mhddfs: join several real filesystems together to form a single larger one

May 25th, 2008 edited by Tincho

Article submitted by Roman Mamedov. Guess what? We still need you to submit good articles about software you like!

Suppose, you have three hard drives - sized 80, 40 and 60 GB. And 150 GB of music files, which you need to store on these drives. How would you do it?

The two solutions I knew of, were:

  • either to simply have three separate «Music» folders - one per each drive;
  • or create some sort of RAID, joining all the drives into an array.

However, the first method is quite tiresome, as one needs to decide how to split the data between the drives and keep track of what is stored where. For example, I might decide to store all «Classical» music on the first disk, and «Rock» music on the second. Then, suddenly, the first drive fills up and the second one still has plenty of space. Now I need to move the files between the disks, or jump around with symlinks.

The RAID method, while solving this problem, always incurs significant loss of either storage reliability or usable disk space.

But recently, I found a better solution to this problem and similar ones: mhddfs. It is a FUSE filesystem module which allows to combine several smaller filesystems into one big «virtual» one, which will contain all the files from all its members, and all their free space. Even better, unlike other similar modules (unionfs?), this one does not limit the ability to add new files on the combined filesystem and intelligently manages, where those files will be placed.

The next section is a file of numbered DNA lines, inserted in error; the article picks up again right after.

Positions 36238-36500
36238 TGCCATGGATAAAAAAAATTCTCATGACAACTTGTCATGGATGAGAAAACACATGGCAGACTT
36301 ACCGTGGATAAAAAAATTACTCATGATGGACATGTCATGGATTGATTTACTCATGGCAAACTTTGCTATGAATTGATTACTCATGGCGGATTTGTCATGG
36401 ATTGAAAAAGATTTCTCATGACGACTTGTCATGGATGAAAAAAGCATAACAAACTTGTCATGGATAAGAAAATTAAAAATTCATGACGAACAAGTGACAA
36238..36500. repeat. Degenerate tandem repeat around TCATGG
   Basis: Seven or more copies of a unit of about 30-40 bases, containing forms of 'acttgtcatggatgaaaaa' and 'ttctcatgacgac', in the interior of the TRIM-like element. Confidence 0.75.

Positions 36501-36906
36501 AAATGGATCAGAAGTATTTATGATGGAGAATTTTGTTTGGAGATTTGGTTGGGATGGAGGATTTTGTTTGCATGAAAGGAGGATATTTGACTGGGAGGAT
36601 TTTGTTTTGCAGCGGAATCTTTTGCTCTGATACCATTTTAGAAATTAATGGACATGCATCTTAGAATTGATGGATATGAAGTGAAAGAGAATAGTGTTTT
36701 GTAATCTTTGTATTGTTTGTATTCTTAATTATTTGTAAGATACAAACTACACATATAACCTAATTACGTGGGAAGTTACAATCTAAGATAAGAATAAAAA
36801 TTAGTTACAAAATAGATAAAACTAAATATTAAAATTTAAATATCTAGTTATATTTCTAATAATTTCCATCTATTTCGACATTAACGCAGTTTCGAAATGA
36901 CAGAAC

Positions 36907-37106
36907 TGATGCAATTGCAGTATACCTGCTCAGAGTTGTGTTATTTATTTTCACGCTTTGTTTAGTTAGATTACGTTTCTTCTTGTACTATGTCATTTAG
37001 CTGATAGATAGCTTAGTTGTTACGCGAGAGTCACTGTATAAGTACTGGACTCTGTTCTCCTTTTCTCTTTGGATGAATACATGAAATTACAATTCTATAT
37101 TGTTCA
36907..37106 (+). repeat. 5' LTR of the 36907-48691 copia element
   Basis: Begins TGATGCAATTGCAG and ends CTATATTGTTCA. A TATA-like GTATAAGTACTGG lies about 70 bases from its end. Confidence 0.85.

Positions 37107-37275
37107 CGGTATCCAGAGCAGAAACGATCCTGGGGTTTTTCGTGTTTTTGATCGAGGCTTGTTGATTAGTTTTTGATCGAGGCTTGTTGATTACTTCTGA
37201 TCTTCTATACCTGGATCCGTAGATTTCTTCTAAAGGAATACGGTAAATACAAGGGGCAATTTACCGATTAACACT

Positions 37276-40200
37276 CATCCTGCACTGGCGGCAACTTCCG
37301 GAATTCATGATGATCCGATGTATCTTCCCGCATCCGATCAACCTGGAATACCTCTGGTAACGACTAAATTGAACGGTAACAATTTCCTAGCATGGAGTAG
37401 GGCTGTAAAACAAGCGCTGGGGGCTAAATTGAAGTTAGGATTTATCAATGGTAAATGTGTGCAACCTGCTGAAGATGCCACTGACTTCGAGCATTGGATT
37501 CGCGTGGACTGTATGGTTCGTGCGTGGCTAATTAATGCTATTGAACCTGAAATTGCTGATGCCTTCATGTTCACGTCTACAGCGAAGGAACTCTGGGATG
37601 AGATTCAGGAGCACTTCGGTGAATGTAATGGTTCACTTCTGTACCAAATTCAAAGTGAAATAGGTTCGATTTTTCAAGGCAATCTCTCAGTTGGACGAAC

The package is called «mhddfs» and is currently present in Debian Testing and Unstable. It does not seem to be available in Ubuntu at the moment.

Let's say the three hard drives you have are mounted at /mnt/hdd1 /mnt/hdd2 and /mnt/hdd3. Then, you might have something akin to the following:

$ df -h
Filesystem            Size  Used Avail Use% Mounted on
/dev/sda1              80G   50G   30G  63% /mnt/hdd1
/dev/sdb1              40G   35G    5G  88% /mnt/hdd2
/dev/sdc1              60G   10G   50G  17% /mnt/hdd3

After you have installed the mhddfs package using your favourite package manager, you can create a new mount point, let's call it /mnt/virtual, which will join all these drives together for you. The beauty of FUSE means you don't really have to be root for this (can be just a member of the fuse group), but for the sake of examples' simplicity, let's suppose we are logged in as root here.

# mkdir /mnt/virtual
# mhddfs /mnt/hdd1,/mnt/hdd2,/mnt/hdd3 /mnt/virtual -o allow_other
option: allow_other (1)
mhddfs: directory '/mnt/hdd1' added to list
mhddfs: directory '/mnt/hdd2' added to list
mhddfs: directory '/mnt/hdd3' added to list
mhddfs: move size limit 4294967296 bytes
mhddfs: mount point '/mnt/virtual'

The «-o allow_other» option here means that the resulting filesystem should be visible to all users, not just to the one who created it.

The result will look like this:

$ df -h
Filesystem            Size  Used Avail Use% Mounted on